You are here

Optical Precision Navigation, Timing and Communications System for Small Spacecraft Swarms

Award Information
Agency: National Aeronautics and Space Administration
Branch: N/A
Contract: 80NSSC20C0651
Agency Tracking Number: 206757
Amount: $124,935.00
Phase: Phase I
Program: SBIR
Solicitation Topic Code: Z8
Solicitation Number: SBIR_20_P1
Timeline
Solicitation Year: 2020
Award Year: 2020
Award Start Date (Proposal Award Date): 2020-07-29
Award End Date (Contract End Date): 2021-03-01
Small Business Information
2730 Saint Giles Lane
Mountain View, CA 94040-4437
United States
DUNS: 022768516
HUBZone Owned: No
Woman Owned: No
Socially and Economically Disadvantaged: No
Principal Investigator
 John Hanson
 (408) 898-0376
 john.hanson@crosstrac.com
Business Contact
 John Hanson
Phone: (408) 898-0376
Email: hanson@netwiz.net
Research Institution
N/A
Abstract

CrossTrac Engineering, Inc., in cooperation with its partners, Cateni, Inc., and GMH Engineering, proposes to develop a system for the precision relative navigation and time synchronization and gigabit data transfer for swarms of small spacecraft based on the optical terminal currently under development at CrossTrac.nbsp; This will include an integrated software defined radio compatible with small spacecraft and designed specifically for the coordinated operation and precise navigation of multiple small spacecraft operating in a swarm as well as the software necessary to manage the network and determine the relative positions of the users.nbsp; The ldquo;PNTC Systemrdquo; will provide users with precise knowledge of their positions to the centimeter level, synchronize user clocks to sub-nanosecond level, provide giga-bit-per-second communications and coordinate the operations of the optical network using its integrated RF solution.nbsp; NASA is exploring a number of multispacecraft swarm missions that depend on the coordinated, time synchronized action and/or observations of multiple spacecraft with accurately measured relative positions.nbsp; These swarm missions, among other things, can be formed into sparse aperture systems providing unprecedented image resolution; can be used to explore phenomena that vary simultaneously in time and space; and can perform distributed RF communications, imaging the RF emissions of galactic sources.nbsp; Furthermore, a series of spacecraft in lunar or Martian orbit can use this system to provide PNTC services to nearby.nbsp; The growth of the CubeSat industry over the past decade and the related increase in launch opportunities for these spacecraft couple with the need by NASA users for improved PNT services and increased data collection capabilities combine to make the development of the PNTC terminal not just desirable for current users, but enabling of future missions requiring orders of magnitude more precise PNT services.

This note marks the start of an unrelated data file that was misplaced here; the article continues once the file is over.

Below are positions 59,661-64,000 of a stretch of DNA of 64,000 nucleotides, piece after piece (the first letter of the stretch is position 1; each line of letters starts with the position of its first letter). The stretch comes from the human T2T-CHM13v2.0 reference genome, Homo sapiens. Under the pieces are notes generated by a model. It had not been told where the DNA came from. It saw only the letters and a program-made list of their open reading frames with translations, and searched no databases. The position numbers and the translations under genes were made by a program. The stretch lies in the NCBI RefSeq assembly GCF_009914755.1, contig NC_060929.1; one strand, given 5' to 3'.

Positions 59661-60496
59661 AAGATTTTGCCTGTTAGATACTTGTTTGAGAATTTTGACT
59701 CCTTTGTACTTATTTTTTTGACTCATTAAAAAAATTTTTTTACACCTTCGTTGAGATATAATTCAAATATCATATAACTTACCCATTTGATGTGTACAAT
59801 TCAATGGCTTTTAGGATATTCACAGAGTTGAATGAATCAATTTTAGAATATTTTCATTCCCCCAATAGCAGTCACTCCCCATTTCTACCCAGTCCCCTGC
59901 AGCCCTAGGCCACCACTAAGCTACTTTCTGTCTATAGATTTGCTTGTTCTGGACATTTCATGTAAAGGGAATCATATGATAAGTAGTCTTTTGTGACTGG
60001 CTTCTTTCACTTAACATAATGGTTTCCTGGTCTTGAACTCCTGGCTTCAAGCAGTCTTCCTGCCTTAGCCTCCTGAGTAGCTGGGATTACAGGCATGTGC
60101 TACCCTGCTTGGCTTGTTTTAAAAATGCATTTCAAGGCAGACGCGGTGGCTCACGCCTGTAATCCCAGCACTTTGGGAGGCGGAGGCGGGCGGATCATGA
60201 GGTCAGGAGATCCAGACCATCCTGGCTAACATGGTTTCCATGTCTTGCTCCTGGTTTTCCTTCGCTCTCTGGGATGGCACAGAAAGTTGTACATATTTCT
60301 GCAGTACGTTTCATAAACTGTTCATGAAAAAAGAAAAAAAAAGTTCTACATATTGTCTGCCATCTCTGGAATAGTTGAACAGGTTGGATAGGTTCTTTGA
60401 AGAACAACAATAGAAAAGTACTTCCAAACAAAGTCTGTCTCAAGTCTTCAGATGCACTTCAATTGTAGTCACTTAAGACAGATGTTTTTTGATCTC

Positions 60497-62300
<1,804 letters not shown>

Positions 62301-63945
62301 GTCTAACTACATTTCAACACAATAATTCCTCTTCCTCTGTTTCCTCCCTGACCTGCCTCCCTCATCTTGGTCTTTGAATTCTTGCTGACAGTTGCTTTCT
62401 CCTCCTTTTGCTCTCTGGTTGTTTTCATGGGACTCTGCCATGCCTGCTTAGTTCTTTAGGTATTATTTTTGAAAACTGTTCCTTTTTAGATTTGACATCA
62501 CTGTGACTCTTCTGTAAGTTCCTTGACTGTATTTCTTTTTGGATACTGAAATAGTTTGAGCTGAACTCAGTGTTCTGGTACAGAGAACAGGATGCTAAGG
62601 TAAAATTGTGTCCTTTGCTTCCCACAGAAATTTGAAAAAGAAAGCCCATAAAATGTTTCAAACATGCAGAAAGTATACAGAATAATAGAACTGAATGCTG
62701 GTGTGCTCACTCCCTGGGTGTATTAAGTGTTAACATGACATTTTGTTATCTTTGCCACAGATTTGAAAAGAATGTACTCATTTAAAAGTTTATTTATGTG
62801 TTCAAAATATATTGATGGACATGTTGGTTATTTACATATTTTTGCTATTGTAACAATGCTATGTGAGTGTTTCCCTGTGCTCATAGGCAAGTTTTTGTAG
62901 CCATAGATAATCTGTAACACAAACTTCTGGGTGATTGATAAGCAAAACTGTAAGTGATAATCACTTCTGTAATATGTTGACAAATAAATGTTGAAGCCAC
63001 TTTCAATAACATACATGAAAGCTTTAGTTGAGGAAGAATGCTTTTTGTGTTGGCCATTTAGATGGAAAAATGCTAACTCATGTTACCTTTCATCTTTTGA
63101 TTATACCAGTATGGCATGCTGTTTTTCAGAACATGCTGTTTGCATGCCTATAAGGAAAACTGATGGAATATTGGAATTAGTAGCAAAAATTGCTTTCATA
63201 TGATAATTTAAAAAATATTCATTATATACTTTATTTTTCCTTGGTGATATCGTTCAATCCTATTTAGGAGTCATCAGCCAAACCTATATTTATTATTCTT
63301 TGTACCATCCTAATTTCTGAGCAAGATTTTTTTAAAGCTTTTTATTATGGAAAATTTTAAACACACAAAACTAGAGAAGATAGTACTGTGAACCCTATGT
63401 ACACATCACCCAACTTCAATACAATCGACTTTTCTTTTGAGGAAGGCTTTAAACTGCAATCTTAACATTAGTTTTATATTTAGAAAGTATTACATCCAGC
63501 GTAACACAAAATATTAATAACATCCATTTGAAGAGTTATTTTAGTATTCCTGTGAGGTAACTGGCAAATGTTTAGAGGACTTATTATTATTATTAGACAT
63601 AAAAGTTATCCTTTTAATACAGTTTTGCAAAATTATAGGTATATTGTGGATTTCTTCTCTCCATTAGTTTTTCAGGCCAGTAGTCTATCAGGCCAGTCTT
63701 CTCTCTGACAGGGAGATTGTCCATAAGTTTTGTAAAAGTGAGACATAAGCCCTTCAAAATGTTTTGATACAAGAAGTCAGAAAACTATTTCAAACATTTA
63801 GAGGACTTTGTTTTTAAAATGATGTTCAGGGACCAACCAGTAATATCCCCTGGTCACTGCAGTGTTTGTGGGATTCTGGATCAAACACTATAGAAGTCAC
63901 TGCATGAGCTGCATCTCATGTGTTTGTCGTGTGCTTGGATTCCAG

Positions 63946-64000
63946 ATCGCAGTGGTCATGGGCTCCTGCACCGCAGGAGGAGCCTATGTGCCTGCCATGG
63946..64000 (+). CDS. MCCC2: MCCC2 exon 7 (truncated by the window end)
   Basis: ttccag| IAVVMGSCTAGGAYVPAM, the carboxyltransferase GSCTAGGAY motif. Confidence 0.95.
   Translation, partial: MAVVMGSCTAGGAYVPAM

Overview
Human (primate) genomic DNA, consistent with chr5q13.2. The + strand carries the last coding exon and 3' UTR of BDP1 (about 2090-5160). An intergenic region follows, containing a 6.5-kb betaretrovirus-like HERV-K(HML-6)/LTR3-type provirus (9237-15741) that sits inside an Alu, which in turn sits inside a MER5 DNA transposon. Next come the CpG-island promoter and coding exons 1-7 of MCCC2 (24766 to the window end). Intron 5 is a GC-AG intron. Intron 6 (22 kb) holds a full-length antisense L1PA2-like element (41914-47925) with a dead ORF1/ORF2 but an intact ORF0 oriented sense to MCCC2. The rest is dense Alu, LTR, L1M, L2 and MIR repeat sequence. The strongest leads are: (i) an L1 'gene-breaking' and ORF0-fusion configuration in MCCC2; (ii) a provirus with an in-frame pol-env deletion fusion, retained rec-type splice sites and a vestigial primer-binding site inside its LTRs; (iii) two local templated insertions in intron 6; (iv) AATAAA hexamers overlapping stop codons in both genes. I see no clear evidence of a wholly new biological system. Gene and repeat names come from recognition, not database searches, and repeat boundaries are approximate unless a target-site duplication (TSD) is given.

* Information listed above is at the time of submission. *

US Flag An Official Website of the United States Government